2006 – 2011
In 2006, the developers proposed an emblem with a clear display of magical castles: the stripes disappeared, realistic details appeared, wide-open doors and a shooting star as a hint that the film studio embodies the most fabulous wishes. The word “Productions” has been shortened with a new uppercase font and the letters “Walt Disney” have been shortened slightly.
2011 – Present
The current version is exactly the same as the previous one, except for the inscription. Now, instead of the full version, an abbreviated one is used, just “Disney”, the name of the founder of the cartoon company.
The new emblem is decorated with towers, windows, balconies and flags. The animated star leaves a long arc-shaped line. But the creators did not limit themselves to this alone and over time added even more details. So there were festive fireworks and clouds that expressed the magic of the brand. The castle, in turn, symbolizes romance, love and a fairy tale.
But with the release of Toy Story, there have been changes in the world of cartoons. The animators began to accompany each cartoon with their version of the logo, so that the image corresponded to the plot. For example, in Maleficent it looks a lot like Cliffside Castle, and in Tron it looks like a city of lights.
Color and Fonts
The graphic part of the logo appeared in 1985. It became the image of a fairytale castle, as the animation studio is associated with magic, princes, princesses, kings and queens. At first, the palace seemed scratched, but then another image appeared, more tangible and realistic. As intended by the designers, it still changes depending on the plot of the cartoon or movie.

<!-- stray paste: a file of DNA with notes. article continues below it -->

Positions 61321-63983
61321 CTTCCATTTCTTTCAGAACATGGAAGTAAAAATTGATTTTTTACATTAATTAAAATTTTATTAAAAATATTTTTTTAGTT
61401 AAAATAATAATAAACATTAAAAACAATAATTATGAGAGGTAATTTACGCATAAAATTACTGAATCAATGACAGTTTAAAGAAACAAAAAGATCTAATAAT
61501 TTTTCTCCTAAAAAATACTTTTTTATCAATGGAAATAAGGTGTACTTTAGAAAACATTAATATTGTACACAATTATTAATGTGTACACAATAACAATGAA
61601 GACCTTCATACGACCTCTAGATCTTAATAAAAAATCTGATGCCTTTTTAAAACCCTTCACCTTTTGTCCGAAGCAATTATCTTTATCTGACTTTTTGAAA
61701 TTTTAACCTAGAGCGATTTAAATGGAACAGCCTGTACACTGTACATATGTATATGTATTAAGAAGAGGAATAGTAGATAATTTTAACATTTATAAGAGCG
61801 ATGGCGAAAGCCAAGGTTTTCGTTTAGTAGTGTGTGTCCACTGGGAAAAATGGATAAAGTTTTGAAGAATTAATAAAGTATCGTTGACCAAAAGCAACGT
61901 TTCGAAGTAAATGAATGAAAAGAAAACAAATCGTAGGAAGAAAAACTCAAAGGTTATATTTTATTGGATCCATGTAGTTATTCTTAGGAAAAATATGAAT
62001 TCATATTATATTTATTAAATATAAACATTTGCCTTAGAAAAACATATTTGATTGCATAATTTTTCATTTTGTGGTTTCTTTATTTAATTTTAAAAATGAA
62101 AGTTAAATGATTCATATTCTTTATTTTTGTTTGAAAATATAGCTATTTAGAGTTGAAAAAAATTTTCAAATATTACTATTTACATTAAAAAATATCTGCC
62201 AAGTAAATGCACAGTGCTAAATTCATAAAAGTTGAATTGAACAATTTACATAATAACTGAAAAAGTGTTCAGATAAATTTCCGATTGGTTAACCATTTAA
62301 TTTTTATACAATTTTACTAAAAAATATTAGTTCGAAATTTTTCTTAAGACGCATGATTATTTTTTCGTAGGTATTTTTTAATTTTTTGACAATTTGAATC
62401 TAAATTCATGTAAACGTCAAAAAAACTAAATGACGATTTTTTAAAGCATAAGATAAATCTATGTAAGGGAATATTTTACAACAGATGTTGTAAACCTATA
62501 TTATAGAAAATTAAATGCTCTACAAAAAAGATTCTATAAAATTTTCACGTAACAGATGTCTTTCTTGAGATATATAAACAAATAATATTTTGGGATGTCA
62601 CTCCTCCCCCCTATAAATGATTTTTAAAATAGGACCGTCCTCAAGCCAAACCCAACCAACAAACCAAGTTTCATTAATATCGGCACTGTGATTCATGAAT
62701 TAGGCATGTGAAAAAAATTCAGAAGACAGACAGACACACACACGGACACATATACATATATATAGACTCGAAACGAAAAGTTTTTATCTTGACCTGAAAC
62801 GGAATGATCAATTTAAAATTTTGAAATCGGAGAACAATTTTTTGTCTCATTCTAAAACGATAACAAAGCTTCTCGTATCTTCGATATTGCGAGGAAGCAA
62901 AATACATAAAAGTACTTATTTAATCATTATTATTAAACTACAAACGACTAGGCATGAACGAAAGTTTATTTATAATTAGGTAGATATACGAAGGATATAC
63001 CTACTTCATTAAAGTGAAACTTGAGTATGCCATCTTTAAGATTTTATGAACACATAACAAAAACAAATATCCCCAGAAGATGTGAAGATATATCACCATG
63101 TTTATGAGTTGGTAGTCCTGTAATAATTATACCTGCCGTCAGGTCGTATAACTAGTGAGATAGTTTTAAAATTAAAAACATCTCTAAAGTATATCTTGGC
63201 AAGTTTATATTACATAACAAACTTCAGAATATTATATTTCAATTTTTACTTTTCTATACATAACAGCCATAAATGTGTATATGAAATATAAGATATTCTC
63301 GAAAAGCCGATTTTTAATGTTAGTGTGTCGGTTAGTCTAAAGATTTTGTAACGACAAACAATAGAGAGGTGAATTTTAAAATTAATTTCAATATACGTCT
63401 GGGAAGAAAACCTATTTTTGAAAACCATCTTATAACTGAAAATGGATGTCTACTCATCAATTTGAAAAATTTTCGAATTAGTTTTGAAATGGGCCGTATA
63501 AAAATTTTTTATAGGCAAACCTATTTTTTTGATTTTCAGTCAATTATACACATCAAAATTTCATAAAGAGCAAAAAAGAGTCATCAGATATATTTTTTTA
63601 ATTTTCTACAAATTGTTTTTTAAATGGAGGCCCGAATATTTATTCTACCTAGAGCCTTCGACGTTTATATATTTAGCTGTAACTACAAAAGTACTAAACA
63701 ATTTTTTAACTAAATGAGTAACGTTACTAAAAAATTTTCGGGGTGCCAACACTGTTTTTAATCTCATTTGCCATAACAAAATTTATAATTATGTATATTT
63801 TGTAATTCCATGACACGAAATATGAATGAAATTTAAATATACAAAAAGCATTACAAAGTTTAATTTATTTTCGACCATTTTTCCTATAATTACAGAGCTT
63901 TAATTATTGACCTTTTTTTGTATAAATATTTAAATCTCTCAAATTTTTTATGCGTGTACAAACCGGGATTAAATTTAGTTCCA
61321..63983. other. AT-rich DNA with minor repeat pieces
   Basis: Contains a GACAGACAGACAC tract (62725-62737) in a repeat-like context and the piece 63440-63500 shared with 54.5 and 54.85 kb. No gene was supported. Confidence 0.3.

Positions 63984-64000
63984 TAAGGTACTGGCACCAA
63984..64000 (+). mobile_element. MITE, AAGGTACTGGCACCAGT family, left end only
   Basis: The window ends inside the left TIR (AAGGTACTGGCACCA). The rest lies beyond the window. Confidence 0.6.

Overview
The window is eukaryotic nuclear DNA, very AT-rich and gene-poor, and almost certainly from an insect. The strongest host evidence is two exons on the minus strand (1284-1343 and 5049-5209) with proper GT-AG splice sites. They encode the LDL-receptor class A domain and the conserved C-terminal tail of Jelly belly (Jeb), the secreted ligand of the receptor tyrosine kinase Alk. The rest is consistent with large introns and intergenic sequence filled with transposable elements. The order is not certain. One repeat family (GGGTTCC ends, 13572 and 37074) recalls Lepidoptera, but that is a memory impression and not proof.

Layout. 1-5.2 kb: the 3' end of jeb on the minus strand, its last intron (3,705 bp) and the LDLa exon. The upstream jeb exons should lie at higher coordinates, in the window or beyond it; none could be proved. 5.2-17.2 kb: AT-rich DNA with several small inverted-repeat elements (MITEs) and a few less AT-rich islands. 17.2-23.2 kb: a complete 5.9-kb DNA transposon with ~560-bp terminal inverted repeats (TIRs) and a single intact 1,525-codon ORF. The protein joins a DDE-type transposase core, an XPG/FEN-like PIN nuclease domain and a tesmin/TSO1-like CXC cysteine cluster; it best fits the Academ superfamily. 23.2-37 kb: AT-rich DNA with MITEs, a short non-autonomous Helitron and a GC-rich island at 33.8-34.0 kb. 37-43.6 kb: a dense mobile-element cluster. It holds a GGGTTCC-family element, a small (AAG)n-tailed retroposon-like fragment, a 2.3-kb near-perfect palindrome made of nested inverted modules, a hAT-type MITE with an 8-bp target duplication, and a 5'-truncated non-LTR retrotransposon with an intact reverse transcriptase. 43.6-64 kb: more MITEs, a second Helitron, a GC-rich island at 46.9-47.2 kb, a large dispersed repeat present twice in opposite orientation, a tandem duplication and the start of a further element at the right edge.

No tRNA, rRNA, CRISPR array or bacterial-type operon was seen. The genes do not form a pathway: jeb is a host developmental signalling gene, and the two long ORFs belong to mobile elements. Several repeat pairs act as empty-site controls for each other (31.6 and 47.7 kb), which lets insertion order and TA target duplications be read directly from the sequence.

The colorful image is accompanied by the phrase “Walt Disney Pictures.” The company name is also found on early versions of the emblem, although the style has changed markedly since 1937. There is an opinion that the phrase “Walt Disney” is nothing more than a personal signature of the owner of the brand. But some are willing to argue about this, because on old letters and postcards the famous animator’s autograph looks completely different.
As it turned out, Disney, like many cartoonists, had several signatures at once, including Roman or printed. In addition, he was constantly improving them, in much the same way as changing the Mickey Mouse design. Until the early 1970s. The logo featured one of the earlier versions: with sloppy lines and connecting letters. Later, a few years after Walt Disney’s death, the new leaders decided to use a more original version.
The studio owner left a lot of handwriting samples. On the basis of them, the designers developed a universal, most likely, hyperbolic and stylized verbal sign. And they chose the most memorable signature with the strange letter “D”. The remaining characters are also unusual: “T” looks like “Y”, and the dot above “I” looks like a large circle crossed out diagonally.
The media conglomerate never had an official font, but in 2000 Justin Callaghan’s typographer tried to recreate it based on existing letters. He developed two versions of the Waltograph: bold and regular with lowercase and uppercase letters. The Walt Disney Company noted that if Mickey Mouse were to commit to writing memoirs, he would definitely choose the Waltograph font.